Unfair Dismissal – Shock on Coronation Street


As if Carla doesn’t have enough trouble right now with her huge debts from gambling, she’s only gone and fired Sally Webster. Even Carla must realise nowadays that she needs a lesson in employment law, shouting in Sally’s face “So sue me” when Sally expressed her shock at being dismissed.

For those of you who may have missed the episode on 07 August 2015, Carla fired Sally after she found her snooping on Carla’s computer and looking at the accounts. Whilst Sally was employed as Carla’s PA, it appeared that viewing the accounts was not within Sally’s duties and Carla believed that it was paramount to gross misconduct justifying summary dismissal.

The big question is whether there is a remedy available to Sally against Carla?

Unfair dismissal

 Naturally you might immediately suspect that Sally is the victim of unfair dismissal. To be eligible to claim unfair dismissal, Sally would have to show that:

  1. 1 she was an employee;
  2. she had been dismissed;
  3. had worked there for the qualifying period of at least two continuous years; and
  4. either that there was no fair reason for the dismissal and/or the dismissal was not fair in all the circumstances.

Fair reason?

From the circumstances, Carla may have a potentially fair reason to dismiss Sally, that being gross misconduct in accessing the company accounts. Was Sally aware that she was prohibited from viewing the confidential information and/or is this detailed within the disciplinary procedure (staff handbook?) that this could amount to misconduct? Most employers will have a list of examples of unacceptable behaviour that they consider to be misconduct in their employment contracts or staff handbooks.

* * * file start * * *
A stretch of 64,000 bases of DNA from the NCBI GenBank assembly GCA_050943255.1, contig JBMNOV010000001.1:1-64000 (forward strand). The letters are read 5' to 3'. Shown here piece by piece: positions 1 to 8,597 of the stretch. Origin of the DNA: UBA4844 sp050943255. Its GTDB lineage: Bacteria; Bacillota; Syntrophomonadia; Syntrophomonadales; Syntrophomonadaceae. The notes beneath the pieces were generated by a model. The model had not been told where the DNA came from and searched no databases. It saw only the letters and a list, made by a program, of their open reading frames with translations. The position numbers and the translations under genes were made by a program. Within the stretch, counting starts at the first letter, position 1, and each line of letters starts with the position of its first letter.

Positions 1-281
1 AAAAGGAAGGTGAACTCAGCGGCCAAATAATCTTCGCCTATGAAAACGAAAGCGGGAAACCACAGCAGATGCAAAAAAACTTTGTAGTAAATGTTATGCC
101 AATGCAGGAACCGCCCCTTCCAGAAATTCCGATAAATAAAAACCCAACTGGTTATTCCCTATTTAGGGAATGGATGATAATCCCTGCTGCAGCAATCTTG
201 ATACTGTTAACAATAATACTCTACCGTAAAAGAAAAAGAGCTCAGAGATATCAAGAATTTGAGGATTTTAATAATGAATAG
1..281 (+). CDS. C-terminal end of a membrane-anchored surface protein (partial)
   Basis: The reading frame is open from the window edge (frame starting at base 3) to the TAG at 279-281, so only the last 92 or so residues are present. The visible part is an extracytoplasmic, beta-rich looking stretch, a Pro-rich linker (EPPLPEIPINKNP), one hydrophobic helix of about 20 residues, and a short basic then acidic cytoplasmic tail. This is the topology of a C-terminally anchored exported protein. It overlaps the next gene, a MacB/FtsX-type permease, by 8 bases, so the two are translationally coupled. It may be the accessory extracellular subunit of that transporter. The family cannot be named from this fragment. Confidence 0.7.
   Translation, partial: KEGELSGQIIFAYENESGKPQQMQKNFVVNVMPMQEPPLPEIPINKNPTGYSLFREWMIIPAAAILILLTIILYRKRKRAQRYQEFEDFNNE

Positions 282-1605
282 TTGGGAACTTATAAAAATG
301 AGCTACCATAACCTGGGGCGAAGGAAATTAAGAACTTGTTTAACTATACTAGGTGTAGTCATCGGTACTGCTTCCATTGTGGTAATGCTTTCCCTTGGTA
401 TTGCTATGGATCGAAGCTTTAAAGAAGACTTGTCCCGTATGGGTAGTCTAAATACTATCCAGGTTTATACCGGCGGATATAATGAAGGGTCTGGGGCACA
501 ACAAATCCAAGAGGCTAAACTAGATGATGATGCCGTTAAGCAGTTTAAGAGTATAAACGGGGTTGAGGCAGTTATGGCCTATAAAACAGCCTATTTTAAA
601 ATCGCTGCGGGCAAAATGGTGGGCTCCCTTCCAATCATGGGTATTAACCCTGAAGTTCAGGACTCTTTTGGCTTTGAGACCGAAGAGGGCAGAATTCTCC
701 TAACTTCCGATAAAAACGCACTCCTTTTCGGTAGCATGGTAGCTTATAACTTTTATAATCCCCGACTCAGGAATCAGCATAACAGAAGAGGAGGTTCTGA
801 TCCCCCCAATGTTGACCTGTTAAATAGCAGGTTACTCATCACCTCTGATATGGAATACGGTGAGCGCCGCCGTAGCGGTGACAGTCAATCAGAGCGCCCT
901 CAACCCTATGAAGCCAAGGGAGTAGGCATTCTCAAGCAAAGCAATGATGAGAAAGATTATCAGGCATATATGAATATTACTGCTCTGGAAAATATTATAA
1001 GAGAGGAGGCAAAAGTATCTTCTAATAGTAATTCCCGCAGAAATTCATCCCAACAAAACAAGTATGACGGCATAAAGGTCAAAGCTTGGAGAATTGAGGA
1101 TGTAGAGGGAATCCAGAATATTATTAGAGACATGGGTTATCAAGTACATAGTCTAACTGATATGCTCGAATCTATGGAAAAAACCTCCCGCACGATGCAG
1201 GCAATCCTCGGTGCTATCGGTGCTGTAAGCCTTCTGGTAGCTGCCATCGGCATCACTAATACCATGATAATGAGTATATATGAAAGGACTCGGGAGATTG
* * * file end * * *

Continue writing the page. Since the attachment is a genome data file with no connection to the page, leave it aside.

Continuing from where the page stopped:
Fair in all the circumstances?

If Carla was able to prove that it was a fair reason to dismiss Sally, the Employment Tribunal will look at whether the dismissal was fair in all the circumstances:

  1. Was the decision to dismiss fair? Was the decision to dismiss Sally within the range of reasonable responses, i.e. could a lesser sanction have sufficed? Did Carla take into account Sally’s (long) history of employment at Underworld? The Tribunal will look at whether Carla acted reasonably when she chose to dismiss Sally.
  2. Did the employer follow a fair procedure? The simple answer is no. Carla dismissed Sally in breach of the ACAS code, there was no investigation, disciplinary meeting and she has (so far anyway) failed to advise Sally of her right to appeal. By failing to follow the ACAS code, Carla has left herself wide open to an increase of 25% on any compensatory award for failing to follow the code.

Well, does she have a claim?

Despite any arguments Carla may have in defence as to there being a fair reason for the dismissal, it is the view of this Coronation Street fan that Sally was dismissed unfairly as Carla failed to follow a fair disciplinary procedure.

However, should the Tribunal find that even if a correct procedure had still been followed, Sally would still have been dismissed, they can award a Polkey deduction (which can be up to 100%) to reflect the chance that she would have been dismissed in any event and that Carla’s procedural errors made no difference to the outcome.

So what should she do next?

Sally will have to act quickly as she only has three months less a day to lodge a claim at the Tribunal. To issue a claim for unfair dismissal there is also a Tribunal fee of £250 (subject to any remission claims). However, before she can lodge a claim she would first have to notify ACAS within the above timeframe that she intends to make a claim. ACAS will then offer Sally the opportunity to engage in early conciliation to attempt to settle the claim without resorting to issuing a claim.  Any time spent in early conciliation will be added to the deadline to issue a claim.

If you have any questions about unfair dismissal, please give our employment department a call on 0113 244 9931.

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